Our pediatrician had called ahead and they were expecting us, so after filling out admissions paperwork, we skipped triage, but still had to place her IV and draw blood before going up to our room. That took a couple of hours because Maya was tired, cranky and totally uncooperative.
10.How long was your stay at the hospital?
Two nights. We left after dinner on the third day, feeling totally unprepared, but not wanting to be away from Lucca any longer, since Ricardo was still in New York.
11.Who stayed with your child or you at the hospital at night?
I stayed with her the whole time.
12.Who or what do you remember most from the hospital visit?
They were so great with Maya, and let her wear her own pajamas and clothes while we were there, which was a real issue for her. Right around the corner from our room was an awesome playroom with foosball, air hockey, great art supplies, etc. We spent every spare moment in there. I remember her most standing at the little easel gravely concentrated, paintbrush in hand. The weird part was, she looked fine, in her street clothes, and after the initial trauma of tests and IV insertion the first night, she really had a pretty good time, considering where we were. For weeks after we left the hospital, she asked to go back to that playroom.
13.Did you have any overwhelming spiritual moments regarding diagnosis?
At Dell Children's Hospital you are surrounded by children with every dreadful disease imaginable. It was impossible for me NOT to contemplate the fact that some of those children, who looked TERRIBLY ill, might not be leaving the hospital for a very long time, if ever. I was, and am, SO grateful that our challenge is diabetes, rather than one of the other options.
14.After leaving the hospital for the first time what do you remember thinking while driving?
I remember being very calm. It was like I was watching myself from above, and thinking that I was doing everything in slow motion. It felt like a dream sequence in a movie, and strangely, I remember the drive home and all of my thoughts on the way home, in great detail.
15.Do you remember the song playing on the radio the first time you left the hospital either to collect things from home or after checking out with your child?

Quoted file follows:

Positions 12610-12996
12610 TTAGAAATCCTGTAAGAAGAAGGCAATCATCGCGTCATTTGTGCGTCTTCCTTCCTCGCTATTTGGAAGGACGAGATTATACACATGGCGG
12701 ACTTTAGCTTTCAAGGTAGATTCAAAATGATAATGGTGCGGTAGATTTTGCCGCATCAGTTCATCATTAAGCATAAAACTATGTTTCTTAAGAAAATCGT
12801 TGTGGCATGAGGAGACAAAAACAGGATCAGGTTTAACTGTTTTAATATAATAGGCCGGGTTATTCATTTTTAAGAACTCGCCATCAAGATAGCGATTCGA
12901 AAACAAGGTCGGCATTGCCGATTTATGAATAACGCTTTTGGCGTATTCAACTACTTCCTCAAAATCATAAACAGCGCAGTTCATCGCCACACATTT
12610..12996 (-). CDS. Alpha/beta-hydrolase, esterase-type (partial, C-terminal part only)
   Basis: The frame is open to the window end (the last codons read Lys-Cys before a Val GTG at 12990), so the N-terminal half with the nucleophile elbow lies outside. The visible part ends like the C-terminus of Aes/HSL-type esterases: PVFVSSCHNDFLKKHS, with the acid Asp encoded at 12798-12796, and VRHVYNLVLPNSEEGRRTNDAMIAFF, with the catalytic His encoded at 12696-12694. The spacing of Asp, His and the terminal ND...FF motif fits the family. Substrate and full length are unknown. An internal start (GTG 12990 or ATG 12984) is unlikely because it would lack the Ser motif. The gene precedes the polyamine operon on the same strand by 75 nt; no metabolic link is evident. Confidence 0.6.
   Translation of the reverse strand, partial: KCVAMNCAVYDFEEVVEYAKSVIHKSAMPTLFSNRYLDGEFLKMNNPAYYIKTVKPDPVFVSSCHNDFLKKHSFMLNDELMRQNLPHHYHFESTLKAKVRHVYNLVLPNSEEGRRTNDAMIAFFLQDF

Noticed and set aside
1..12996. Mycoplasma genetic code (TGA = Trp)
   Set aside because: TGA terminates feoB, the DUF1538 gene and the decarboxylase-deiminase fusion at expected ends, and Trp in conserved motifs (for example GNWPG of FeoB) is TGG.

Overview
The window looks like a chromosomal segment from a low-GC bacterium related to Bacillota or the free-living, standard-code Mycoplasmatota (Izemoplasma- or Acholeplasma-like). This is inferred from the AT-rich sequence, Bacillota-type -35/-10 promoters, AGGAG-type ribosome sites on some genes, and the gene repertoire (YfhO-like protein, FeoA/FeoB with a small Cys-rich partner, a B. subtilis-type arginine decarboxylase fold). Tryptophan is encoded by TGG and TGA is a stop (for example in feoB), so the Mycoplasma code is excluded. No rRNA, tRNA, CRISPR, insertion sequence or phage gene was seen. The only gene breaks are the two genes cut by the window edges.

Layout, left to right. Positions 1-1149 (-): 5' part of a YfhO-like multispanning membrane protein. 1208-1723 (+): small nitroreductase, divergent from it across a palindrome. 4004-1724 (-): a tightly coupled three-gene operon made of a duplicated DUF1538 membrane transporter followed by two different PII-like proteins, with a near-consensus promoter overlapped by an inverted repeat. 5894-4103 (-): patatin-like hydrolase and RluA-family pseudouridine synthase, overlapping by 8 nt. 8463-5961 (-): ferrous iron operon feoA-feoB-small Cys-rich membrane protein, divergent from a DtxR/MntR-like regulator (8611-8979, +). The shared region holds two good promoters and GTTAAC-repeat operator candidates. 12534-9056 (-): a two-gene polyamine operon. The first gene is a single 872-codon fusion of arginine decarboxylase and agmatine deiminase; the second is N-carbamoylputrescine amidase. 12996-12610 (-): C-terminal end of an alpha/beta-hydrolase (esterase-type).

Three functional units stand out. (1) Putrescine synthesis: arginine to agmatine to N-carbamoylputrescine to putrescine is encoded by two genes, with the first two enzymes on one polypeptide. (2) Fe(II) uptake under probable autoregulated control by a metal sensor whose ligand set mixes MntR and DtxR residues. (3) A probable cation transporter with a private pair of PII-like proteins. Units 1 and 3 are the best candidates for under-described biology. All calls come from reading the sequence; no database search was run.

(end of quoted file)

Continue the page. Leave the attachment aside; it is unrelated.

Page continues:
The radio wasn't on.
16.Where was the first place you went after checking out of the hospital?
17.Did any family or friends come to stay with you after diagnosis?
She didn't stay with us, but I don't know how I would have gotten through the first weeks without my sister. She stayed with my son while we were at the hospital, visited, and kept us company. Back at home, she helped me sort out all of the diabetes supplies and samples we had come home from the hospital with. She patiently listened as I endlessly babbled endlessly over the phone about everything diabetes, helped me calculate insulin dosages, and dispensed second opinions when I was hesitant to act on my own. I was also very fortunate to have my cousins from Brazil, first Juliana, then Pamela, stay with us for months at a time while I tried to pull myself together. After teaching them each the basics, their presence allowed me blocks of time so that I could work out, have lunch with my sister, or go to a movie with my husband. They were both excellent sounding boards for my endless diabetes questions, as well.
18.How long after diagnosis did your child return to school?
Maya was in a preschool with no nurse and a terrible track record for hanging on to their teachers. I had no faith in their ability to take care of her under these new circumstances. After being at home for over a month, I spoke with the headmistress, intending to withdraw Maya. She convinced me to give them a try, with a new teacher she had hired who was supposed to be permanent. I had training sessions with the teachers and headmistress, and began to trust them enough to at least check her blood sugar and call me if she was showing symptoms. Today, thirteen months after diagnosis, I still return to school for mid morning snack, lunchtime, and afternoon snack because it does not feel right to entrust them with insulin injections and carb counting. Later this month she will be starting pre-k at a new school with a registered nurse on staff. We are BOTH very excited for this change!